Children with autism
Autism Spectrum Disorder (ASD)
Autism is a pervasive developmental disorder and affects individuals to varying degrees. Individuals with ASD encounter impairments in their social interaction and communication skills. They engage in repetitive stereotyped behavior, activities, and interests (Reschke-Hernandez, 2011).
To learn more about Autism, click here: http://www.autismspeaks.org/
1940s: Autistic children in psychiatric hospitals
Early music therapists worked with children with autism in psychiatric hospitals, institutions, and public schools. The incorporation of music therapy into autism treatment came about as a result of a shift toward holistic treatment of psychiatric disorders seen in the 1940s. These efforts were funded by the government, allowing for psychiatric hospitals to employ music therapists, although volunteer music therapists also commonly participated in treatment (Reschke-Hernandez, 2011).
1950s and 1960s
With the formation of the National Association for Music Therapy (NAMT) in 1950, music therapists adapted music making activities to achieve various goals in autism treatment. One of the goals of the NAMT was to standardize protocol for music therapy treatment, and this certainly applied to the use of music therapy in the treatment of autism. The NAMT suggested the mainstreaming of children with autism with children developing in a regular fashion in music classrooms (Reschke-Hernandez, 2011).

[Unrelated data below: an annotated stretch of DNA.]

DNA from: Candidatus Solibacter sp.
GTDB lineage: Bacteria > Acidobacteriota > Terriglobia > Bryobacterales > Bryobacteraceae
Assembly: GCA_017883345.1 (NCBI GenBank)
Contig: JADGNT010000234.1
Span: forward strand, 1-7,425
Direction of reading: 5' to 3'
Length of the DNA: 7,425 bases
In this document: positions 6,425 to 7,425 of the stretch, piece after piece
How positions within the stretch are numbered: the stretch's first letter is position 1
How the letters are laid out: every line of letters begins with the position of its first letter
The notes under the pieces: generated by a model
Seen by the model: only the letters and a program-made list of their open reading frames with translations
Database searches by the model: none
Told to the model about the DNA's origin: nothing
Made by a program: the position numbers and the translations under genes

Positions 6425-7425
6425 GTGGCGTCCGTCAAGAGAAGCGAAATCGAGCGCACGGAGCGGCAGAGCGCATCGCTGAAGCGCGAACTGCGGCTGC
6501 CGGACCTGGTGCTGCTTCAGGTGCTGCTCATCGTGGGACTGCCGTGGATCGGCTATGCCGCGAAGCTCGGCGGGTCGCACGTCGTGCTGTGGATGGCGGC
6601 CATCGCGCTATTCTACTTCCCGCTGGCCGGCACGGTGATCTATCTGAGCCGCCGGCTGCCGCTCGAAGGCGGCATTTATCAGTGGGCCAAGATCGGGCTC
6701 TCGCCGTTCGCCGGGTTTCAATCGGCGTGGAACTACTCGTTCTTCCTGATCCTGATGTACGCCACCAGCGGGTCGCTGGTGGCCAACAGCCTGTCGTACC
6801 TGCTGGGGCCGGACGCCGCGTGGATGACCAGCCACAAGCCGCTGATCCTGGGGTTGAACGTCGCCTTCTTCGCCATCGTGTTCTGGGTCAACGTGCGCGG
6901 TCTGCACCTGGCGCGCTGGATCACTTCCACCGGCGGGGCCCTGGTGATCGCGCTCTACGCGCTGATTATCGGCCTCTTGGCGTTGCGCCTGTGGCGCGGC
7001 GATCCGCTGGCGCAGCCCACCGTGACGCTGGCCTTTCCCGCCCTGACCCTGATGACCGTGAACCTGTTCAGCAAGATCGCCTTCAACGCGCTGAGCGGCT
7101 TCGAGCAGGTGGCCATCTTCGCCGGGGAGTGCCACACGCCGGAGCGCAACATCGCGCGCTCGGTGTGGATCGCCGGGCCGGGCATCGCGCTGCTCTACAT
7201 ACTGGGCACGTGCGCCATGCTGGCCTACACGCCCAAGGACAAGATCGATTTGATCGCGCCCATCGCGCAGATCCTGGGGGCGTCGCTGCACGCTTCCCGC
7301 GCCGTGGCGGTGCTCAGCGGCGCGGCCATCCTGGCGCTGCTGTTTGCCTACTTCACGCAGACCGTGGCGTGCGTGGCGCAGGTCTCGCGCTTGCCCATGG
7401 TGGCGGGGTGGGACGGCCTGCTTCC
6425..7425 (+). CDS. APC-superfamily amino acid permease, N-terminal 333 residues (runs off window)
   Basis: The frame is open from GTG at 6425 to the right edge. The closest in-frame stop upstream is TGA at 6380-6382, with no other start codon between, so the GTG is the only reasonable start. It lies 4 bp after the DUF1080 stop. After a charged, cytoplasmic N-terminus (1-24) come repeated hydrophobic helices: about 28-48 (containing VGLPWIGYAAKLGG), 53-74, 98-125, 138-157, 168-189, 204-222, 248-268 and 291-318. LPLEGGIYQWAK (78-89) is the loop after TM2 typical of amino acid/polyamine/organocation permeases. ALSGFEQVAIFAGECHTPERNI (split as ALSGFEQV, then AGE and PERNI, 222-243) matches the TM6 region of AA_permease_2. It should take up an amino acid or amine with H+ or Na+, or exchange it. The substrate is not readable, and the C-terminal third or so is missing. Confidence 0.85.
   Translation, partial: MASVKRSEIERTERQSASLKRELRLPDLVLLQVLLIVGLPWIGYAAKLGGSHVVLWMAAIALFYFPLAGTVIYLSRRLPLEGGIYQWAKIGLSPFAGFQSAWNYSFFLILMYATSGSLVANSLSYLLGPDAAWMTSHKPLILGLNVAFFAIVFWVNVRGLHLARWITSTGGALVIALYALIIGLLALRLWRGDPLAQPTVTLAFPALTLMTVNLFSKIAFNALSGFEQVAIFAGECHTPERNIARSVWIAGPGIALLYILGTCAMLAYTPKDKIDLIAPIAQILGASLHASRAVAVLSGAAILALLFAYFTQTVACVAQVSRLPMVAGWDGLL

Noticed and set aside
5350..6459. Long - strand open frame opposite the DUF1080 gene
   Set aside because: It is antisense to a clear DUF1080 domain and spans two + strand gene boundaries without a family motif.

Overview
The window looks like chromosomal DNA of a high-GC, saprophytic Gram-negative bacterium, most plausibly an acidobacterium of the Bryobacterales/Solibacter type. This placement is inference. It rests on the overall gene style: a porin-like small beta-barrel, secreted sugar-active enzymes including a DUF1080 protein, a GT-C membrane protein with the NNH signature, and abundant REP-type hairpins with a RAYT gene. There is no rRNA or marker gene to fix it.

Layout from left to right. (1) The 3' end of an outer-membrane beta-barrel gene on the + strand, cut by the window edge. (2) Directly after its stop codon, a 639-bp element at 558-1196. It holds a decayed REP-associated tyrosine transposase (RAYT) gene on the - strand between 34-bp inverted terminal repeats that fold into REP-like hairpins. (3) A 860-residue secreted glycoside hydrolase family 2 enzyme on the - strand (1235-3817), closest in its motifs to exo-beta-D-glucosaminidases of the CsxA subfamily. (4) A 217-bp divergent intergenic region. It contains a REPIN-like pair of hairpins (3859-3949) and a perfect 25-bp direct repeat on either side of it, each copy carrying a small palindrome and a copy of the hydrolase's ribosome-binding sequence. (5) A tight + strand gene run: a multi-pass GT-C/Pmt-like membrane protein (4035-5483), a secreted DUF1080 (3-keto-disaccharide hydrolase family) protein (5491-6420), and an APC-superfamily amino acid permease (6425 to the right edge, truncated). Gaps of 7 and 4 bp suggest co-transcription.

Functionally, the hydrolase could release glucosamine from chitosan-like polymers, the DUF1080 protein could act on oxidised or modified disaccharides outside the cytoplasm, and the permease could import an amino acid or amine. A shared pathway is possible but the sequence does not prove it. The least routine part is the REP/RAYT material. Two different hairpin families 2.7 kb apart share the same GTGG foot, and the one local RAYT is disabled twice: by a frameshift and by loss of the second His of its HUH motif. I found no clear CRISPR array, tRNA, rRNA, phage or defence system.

Much of music therapy with autism literature during this time related to autistic children’s attraction to music and unusual musical skills and talents, Sherwin (1953) noted that children with autism often displayed a:
1. Strong interest in music
2. Tendency to sing differently from average children
3. Unusual ability to accurately reproduce familiar musical sounds or pieces of music
Nordoff and Robins and the Creative Music Therapy technique